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Jeffyjeff

Boat getting battered by pontoon!

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Hello, 

 

I'm current moored up in a marina and the boat will be kept here for the rest of the winter. 

 

It's fairly windy and I've just noticed my rope fenders are rubbing against the side of my boat and causing paint damage, so I'm hoping for advice please! 

 

- any pro tips from you experienced boaters on tying onto a pontoon to avoid damage? Keep the ropes a bit lose or tighten them? 

- I use rope fenders, should I get some little rubber ones? 

- how should I best care for the exposed metal where the paint damage has occurred? It's a good few inches above the waterline so maybe I can just move the fenders and repaint? 

 

If anyone knows any existing forums on this topic I'd appreciate a link to that too! 

 

Many thanks, 

Bex

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Its life. much of my boat has the blacking missing, it was blacked 18 months ago and will be blacked again in the early summer. some is now back to the steel. It will do zero damage. Bin the fenders and moor alongside the pontoon it will  be more stable. Paint on narrowboats is a consumable just like diesel and batteries ?

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Work on the principle that as the paint would need to be rubbed down before the boat is next repainted, you are just getting there ahead of time and saving the painter some work. 

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Any paint below gunnel level is sacrificial, to keep on top of it is an annual job.

Wind happens, so does boat movement, either go and find a marina without wind and moving water (lift it out for Winter), or expect to fix it in Spring.

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28 minutes ago, Jeffyjeff said:

It's fairly windy and I've just noticed my rope fenders are rubbing against the side of my boat and causing paint damage,

'Sea Going' boats use a product called 'fender socks', they slide over the fender and reduce the paint damage.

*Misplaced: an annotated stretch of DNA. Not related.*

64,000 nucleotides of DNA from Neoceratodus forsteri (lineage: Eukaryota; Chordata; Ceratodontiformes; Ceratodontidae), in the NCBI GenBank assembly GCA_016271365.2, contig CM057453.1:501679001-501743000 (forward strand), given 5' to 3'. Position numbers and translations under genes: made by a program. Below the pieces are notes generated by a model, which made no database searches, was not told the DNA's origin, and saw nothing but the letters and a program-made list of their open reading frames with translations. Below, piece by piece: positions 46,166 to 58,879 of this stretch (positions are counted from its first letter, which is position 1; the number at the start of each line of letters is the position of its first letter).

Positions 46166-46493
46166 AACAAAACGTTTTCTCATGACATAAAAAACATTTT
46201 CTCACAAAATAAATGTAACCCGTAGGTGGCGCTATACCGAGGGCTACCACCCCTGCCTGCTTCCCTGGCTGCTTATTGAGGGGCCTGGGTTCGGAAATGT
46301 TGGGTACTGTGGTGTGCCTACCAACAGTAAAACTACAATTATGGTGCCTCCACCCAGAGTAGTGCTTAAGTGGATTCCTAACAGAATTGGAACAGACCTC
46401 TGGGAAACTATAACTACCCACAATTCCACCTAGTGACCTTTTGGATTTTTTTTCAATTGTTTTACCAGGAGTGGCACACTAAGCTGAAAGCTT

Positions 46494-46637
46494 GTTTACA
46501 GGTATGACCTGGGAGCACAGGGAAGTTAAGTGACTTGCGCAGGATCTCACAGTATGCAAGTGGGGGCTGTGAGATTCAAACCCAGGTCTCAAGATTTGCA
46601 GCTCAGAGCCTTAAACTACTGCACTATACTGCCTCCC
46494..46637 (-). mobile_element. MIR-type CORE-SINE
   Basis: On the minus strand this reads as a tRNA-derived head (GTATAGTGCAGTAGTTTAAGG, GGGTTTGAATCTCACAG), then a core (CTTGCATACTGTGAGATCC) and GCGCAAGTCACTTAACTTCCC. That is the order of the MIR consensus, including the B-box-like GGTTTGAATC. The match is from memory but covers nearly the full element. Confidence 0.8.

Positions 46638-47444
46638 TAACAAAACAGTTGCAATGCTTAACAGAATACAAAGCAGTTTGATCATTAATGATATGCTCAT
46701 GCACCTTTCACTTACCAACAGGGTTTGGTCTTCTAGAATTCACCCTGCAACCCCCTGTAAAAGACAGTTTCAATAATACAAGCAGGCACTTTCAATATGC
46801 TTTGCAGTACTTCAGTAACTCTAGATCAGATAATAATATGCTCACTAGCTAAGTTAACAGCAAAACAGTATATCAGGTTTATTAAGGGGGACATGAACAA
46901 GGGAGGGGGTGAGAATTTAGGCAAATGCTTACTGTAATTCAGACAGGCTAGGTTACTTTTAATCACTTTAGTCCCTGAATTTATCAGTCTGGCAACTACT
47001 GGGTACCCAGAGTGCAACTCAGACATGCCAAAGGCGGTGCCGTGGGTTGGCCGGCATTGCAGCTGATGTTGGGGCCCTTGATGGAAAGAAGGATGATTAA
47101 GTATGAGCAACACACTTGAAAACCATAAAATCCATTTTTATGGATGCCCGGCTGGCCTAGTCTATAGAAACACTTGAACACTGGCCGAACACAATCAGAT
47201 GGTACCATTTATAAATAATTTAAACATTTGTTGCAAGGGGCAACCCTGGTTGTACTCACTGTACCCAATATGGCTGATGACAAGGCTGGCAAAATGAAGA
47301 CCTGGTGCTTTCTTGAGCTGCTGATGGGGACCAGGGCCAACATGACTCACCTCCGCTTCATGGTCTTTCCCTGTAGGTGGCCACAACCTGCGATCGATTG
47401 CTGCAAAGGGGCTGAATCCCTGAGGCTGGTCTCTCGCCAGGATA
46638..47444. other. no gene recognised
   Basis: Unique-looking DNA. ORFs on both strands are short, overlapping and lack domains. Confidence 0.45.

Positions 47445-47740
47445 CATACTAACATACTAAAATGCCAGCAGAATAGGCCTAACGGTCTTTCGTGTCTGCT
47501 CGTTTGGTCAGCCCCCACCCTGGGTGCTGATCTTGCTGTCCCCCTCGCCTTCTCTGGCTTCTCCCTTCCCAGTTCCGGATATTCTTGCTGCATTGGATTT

They are a 'knotted' material that allows the fender to move inside the 'bag' without 'rubbing' the paint.

 

Just an example - many different sizes / types available. Do a google search for "Fender Socks"

 

https://www.marinescene.co.uk/category/292/fender-socks/

 

 

Fender Covers For Majoni, polyform & Anchor Marine

Edited by Alan de Enfield

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18 minutes ago, mrsmelly said:

Its life. much of my boat has the blacking missing, it was blacked 18 months ago and will be blacked again in the early summer. some is now back to the steel. It will do zero damage. Bin the fenders and moor alongside the pontoon it will  be more stable. Paint on narrowboats is a consumable just like diesel and batteries ?

OK great thanks for the advice! 

8 minutes ago, Keeping Up said:

Work on the principle that as the paint would need to be rubbed down before the boat is next repainted, you are just getting there ahead of time and saving the painter some work. 

Haha nice, thanks, puts my mind at ease

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19 minutes ago, Jeffyjeff said:

Hello, 

 

I'm current moored up in a marina and the boat will be kept here for the rest of the winter. 

 

It's fairly windy and I've just noticed my rope fenders are rubbing against the side of my boat and causing paint damage, so I'm hoping for advice please! 

 

- any pro tips from you experienced boaters on tying onto a pontoon to avoid damage? Keep the ropes a bit lose or tighten them? 

- I use rope fenders, should I get some little rubber ones? 

- how should I best care for the exposed metal where the paint damage has occurred? It's a good few inches above the waterline so maybe I can just move the fenders and repaint? 

 

If anyone knows any existing forums on this topic I'd appreciate a link to that too! 

 

Many thanks, 

Bex

On my sailing yacht, in a previous life, I would sometimes hang a big sheet of canvassy plasticcy stuff over the side, between the fenders and the boat. This seemed to prevent, or minimise, any damage.

 

On my narrowboat I use some big foam sheet fenders that seem to spread the load and minimise damage:

 

Like these:

 

https://www.ebay.co.uk/itm/FLAT-BOAT-FENDER-950mm-x-300mm-x-70mm-DURABLE-CANNOT-PUNCTURE-yacht-DP3/161914295810?ssPageName=STRK%3AMEBIDX%3AIT&_trksid=p2060353.m1438.l2649

 

There are also a couple of small go-cart tyres hanging from the bank in the water on the mooring. These also seems to cause little/no damage, as the boat moves about.

 

Like Smelly suggests, in his own inimitable way :), if your boat is steel, it is unlikely to come to any harm over a short period of time, even if it gets a bit rusty, and small fenders are only going to remove the paint in a small area, so you could live with it, and touch it up from time to time.

 

Again, if your boat is steel, does it have a rubbing strake a bit above the waterline? If so, if you set your fenders so they rub on the strake, rather than the body of the hull, less paint will be worn off.

 

 

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3 minutes ago, Alan de Enfield said:

'Sea Going' boats use a product called 'fender socks', they slide over the fender and reduce the paint damage.